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The White Christmas and other Merry Christmas Plays

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N these little plays I have tried to bring before the public the two dominant characteristics of the ideal Christmas season, kindness, expressed by "good will toward men," and the inward joy wrought by kind acts, and suggested by "peace on earth." As Yuletide draws near we like to think of the swell of Christmas feeling, kindness, peace and good will, that rises like a mighty tide over the world, filling it with the fresh, clean joys and generous impulses that produce the peace that passeth understanding.

Some of the plays are filled with the spirit of fun and jollity that is always associated with Christmas merrymaking; in others I have tried to emphasize the spiritual blessings brought to the children of men on that first white Christmas night when Christ, the Lord, was born in Bethlehem, and all the angels sang, "Gloria in excelsis, peace on earth, good will toward men."


The love of mimetic representation, either as a participant or as a spectator, is an ineradicable instinct of childhood and adolescence. Most of these plays call for a somewhat large number of children. This need not daunt the producer as the chief characters are few and many of the parts have very few lines to speak. Many extra children may be introduced in several of the plays, as a chorus. At Christmas time, the children's season, it is best to allow all who so desire to take part in the entertainment. Some of the parts are rather long, but all have been played by children of the age indicated in the text. Very little children have sometimes done remarkable work in the plays. I remember one instance when a very tiny Tiny Tim, who was not four years old, spoke his part correctly, was heard in every corner of the church and acted with a naturalness that was indeed remarkable.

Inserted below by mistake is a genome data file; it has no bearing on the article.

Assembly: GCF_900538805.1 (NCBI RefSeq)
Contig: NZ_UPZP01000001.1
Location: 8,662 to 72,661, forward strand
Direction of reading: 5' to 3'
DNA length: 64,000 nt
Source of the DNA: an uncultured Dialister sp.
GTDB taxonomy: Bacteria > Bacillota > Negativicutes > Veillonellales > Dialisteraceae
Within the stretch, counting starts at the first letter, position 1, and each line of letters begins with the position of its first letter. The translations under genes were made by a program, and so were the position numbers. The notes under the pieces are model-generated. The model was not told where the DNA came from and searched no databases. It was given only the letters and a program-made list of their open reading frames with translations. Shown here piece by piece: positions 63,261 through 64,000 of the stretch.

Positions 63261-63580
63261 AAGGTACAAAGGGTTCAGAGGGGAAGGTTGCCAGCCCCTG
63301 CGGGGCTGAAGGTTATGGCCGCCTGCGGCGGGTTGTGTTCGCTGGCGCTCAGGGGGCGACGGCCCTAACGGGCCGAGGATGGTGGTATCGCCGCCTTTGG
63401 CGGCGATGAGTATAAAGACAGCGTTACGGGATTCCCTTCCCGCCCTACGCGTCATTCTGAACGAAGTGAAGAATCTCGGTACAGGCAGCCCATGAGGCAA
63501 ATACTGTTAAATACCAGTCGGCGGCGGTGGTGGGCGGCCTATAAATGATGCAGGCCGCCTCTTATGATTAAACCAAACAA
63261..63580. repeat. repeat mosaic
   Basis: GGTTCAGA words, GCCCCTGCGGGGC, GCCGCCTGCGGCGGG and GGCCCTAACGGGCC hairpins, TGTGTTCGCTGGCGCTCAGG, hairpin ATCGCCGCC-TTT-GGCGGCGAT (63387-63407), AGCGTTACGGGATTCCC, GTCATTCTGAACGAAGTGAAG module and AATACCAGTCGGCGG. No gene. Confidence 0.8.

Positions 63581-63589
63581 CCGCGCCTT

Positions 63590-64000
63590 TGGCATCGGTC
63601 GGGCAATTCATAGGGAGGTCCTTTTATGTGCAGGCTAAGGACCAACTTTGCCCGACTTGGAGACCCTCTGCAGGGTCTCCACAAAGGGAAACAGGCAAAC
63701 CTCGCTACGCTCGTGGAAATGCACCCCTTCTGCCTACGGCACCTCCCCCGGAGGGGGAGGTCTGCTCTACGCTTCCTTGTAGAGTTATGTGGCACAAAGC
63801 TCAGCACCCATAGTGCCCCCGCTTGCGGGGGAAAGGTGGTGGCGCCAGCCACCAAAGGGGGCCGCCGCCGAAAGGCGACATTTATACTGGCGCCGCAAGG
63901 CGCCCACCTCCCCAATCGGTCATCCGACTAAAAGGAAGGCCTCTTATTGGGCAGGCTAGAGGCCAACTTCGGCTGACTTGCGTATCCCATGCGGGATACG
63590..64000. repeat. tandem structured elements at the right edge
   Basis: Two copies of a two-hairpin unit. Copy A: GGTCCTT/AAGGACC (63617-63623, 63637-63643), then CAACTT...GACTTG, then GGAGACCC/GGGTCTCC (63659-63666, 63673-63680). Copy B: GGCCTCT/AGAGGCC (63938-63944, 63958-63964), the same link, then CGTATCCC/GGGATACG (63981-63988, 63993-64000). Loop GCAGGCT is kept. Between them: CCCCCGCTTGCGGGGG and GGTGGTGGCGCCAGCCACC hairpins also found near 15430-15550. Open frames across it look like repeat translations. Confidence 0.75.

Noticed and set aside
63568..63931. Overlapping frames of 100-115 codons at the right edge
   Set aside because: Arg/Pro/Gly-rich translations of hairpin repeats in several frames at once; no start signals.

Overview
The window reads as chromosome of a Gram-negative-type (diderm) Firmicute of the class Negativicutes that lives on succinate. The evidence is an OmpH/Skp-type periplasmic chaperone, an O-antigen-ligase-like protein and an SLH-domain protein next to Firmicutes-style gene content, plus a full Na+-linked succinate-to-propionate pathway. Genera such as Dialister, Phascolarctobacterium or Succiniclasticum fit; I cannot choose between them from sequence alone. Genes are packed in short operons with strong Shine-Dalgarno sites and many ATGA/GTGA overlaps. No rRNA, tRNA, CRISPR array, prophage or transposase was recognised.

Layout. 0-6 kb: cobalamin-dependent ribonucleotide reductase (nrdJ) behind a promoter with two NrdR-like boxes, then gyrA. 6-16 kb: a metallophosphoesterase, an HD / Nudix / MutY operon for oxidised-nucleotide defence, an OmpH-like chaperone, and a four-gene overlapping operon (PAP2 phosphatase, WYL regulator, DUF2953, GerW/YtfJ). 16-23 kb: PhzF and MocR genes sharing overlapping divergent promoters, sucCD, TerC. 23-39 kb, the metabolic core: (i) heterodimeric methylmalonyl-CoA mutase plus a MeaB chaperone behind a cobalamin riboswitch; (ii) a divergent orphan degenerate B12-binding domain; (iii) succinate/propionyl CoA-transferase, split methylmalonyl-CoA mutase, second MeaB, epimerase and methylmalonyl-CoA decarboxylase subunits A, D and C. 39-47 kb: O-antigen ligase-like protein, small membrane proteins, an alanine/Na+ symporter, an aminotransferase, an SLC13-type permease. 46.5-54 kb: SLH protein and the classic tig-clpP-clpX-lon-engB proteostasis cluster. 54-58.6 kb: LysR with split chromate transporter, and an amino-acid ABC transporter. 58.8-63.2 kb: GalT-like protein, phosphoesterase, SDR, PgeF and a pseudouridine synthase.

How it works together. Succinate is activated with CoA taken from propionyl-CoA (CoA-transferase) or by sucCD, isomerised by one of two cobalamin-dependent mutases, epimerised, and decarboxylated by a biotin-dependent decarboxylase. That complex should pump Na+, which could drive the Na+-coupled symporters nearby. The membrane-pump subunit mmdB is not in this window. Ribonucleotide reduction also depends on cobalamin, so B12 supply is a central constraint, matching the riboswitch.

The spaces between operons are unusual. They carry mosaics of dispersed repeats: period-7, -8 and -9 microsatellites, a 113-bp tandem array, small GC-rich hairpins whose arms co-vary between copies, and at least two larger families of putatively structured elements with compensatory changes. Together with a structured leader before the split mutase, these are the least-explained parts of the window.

First and foremost, do not over-rehearse your play. The chief charm in Christmas plays lies in their naturalness and simplicity, a part of which is almost sure to be lost if they have rehearsed the play until they have lost their wonder and excitement and enjoyment in the make-believe game of amateur theatricals.

The director's aim should be to establish a happy co-operation with the players that will make the whole production, rehearsals, dress rehearsals and final performance, a series of good times crowned by a happy, if not perfect, production. The director should always strive to be cheerful and happy, ever ready to give advice and ever ready to ask for advice, even from the youngest players. Take them into your confidence. Discuss color schemes, costuming, property making, lighting and scenic effects with your actors.

At the first rehearsal have the children listen to a reading of the play. Then read a short scene in detail, allowing each actor to read several parts. Try every child in every child's part before you make your final selection of the cast of characters. If it is possible, begin your second rehearsal on the stage where the play is to be given. Arrange chairs to represent entrances, doors, windows, etc., and have all properties on hand, in order to impress on the children's minds the necessity of learning the words and the action at the same time....